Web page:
Quantum gravity sensors based on atom interferometry are already being developed for use in the oil and gas sector. Indeed, quantum cold-atom sensors designed to operate on the surface are expected to be able to detect and monitor objects beneath the ground better than any current technology. However, little attention has been paid to-date to the benefits that borehole deployable quantum gravity sensors could have.
The Innovate UK funded project, which brings together academics from the UK Quantum Technology Hub Sensors and Timing, which is led by the University of Birmingham and down-hole technology specialist Nemein Ltd,
Nemein is developing borehole deployed equipment primarily focussed on energy harvesting and environmental sensing. The new technology will enable the quantum sensor developed by the University of Birmingham to venture out of the lab and into the extremely harsh downhole environment.
Technical lead for the project, University of Birmingham, researcher Dr Jamie Vovrosh, said: “This project provides us with the opportunity to investigate using the extraordinary performance of quantum cold-atom sensors in new applications and to potentially open up a pathway towards realising future economic and societal benefits.”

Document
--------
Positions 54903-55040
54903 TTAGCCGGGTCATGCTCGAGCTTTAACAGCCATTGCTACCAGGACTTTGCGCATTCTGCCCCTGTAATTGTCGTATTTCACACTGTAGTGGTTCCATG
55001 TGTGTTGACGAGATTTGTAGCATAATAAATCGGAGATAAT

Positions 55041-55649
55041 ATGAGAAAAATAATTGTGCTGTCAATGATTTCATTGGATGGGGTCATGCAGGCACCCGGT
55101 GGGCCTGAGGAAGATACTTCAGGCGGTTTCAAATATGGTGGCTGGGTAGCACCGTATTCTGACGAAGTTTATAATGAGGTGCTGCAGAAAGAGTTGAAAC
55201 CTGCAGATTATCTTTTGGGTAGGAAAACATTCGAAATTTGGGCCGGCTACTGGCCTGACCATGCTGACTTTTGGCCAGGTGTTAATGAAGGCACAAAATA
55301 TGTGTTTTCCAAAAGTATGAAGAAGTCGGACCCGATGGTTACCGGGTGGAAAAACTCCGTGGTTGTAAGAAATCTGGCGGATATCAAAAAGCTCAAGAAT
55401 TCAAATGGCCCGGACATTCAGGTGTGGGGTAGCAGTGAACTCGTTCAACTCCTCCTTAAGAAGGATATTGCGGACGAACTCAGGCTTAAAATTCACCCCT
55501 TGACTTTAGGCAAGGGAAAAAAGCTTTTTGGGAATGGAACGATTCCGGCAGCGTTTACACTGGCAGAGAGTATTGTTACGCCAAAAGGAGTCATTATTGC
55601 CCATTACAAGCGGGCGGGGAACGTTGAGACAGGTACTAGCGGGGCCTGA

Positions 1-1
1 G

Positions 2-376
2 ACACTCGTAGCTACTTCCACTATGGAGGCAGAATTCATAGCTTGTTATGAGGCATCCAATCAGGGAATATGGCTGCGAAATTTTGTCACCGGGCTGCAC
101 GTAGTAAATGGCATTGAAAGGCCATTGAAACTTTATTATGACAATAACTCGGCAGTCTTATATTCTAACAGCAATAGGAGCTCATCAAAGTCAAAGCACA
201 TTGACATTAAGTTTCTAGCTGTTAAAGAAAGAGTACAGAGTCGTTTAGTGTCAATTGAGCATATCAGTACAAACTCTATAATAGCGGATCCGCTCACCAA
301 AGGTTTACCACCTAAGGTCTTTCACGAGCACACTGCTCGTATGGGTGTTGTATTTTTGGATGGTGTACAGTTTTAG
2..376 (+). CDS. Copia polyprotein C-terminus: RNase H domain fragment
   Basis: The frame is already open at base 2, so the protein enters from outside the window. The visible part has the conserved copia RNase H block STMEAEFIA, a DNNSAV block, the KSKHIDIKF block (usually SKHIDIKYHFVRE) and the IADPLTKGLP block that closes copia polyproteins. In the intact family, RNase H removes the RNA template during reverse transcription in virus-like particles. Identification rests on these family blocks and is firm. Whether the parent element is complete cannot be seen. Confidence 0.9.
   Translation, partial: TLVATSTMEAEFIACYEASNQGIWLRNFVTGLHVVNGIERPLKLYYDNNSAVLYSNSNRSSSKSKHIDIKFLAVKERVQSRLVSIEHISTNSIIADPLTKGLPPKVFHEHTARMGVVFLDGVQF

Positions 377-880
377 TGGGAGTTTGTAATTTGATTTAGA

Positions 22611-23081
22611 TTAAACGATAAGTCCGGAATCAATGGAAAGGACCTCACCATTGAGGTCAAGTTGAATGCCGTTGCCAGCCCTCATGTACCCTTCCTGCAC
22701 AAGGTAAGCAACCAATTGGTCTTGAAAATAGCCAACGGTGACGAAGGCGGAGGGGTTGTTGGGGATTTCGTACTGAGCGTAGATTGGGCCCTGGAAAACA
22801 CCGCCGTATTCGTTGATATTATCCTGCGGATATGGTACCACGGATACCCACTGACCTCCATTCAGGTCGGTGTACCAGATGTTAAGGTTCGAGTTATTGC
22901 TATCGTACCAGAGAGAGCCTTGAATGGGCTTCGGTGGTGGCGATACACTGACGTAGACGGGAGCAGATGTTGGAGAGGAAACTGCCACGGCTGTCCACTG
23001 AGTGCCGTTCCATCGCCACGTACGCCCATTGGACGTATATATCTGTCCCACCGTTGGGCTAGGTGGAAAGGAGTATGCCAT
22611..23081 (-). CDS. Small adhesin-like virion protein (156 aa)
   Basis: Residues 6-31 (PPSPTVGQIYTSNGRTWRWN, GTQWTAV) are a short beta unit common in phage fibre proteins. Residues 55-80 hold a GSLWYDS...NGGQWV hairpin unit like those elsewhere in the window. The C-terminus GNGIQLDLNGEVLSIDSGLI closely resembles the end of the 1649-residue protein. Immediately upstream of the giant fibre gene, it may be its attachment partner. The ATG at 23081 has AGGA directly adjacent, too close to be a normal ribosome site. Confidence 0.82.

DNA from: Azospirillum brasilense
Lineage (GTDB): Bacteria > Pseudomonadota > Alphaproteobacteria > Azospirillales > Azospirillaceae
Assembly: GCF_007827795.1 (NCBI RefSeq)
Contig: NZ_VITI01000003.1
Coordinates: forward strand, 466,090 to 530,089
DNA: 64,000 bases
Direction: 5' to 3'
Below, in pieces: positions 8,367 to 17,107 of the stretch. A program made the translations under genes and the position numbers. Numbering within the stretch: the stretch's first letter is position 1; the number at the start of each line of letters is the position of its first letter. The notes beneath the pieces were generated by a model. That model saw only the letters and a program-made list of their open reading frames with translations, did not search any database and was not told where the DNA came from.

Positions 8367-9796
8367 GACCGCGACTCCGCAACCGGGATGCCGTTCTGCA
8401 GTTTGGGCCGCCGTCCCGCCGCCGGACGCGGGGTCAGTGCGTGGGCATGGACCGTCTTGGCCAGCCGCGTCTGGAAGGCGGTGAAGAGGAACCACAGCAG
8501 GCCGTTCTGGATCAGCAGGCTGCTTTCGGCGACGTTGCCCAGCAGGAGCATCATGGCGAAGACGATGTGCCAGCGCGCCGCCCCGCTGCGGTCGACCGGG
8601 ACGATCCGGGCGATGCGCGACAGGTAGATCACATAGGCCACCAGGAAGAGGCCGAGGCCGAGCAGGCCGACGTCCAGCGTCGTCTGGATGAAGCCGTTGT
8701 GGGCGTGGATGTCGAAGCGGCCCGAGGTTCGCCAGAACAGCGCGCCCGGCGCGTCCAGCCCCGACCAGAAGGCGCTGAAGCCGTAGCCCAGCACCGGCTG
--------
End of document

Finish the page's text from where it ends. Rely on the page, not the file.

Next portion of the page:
Borehole applications to be investigated in the project will include Carbon Capture and Storage (CCS), and hydrocarbon and geothermal reservoirs. Existing techniques for reservoir optimisation include conventional microgravity, electrical and nuclear logging. These techniques however are limited by sensitivity, resolution and cost.
Gravity Delve is investigating how a commercially relevant quantum device could replace or enhance current technology to optimise CCS reservoirs, minimise the environmental impact from hydrocarbon extraction and enhance the transition from fossil fuels to renewable energy such as geothermal. The project will develop a design for an innovative borehole quantum cold-atom gravity sensor, as well as the associated harsh environmental packaging and ancillary equipment. This will lead to the first cost effective and efficient method deep borehole quantum sensor deployment.
This project will build upon the work already undertaken by the University of Birmingham in cold atom gravity sensors, which is reviewed in Nature Reviews Physics, authored by the University’s academics and their collaborators. While gravity sensing is already used in a number of applications including oil and minerals prospecting, once developed atom interferometer-based technologies are expected to reduce the SWAP (size, weight and power), with improved sensitivity and faster measurement times.
Commenting on the research, Nemein technical director Lawrence Till said: “Gravity Delve is not just a project which will optimise CCS and borehole energy extraction. It is very significant as a relatable project to show Quantum Technology can be deployed in some of the harshest environments in the real world and demonstrate tangible benefits to the environment.”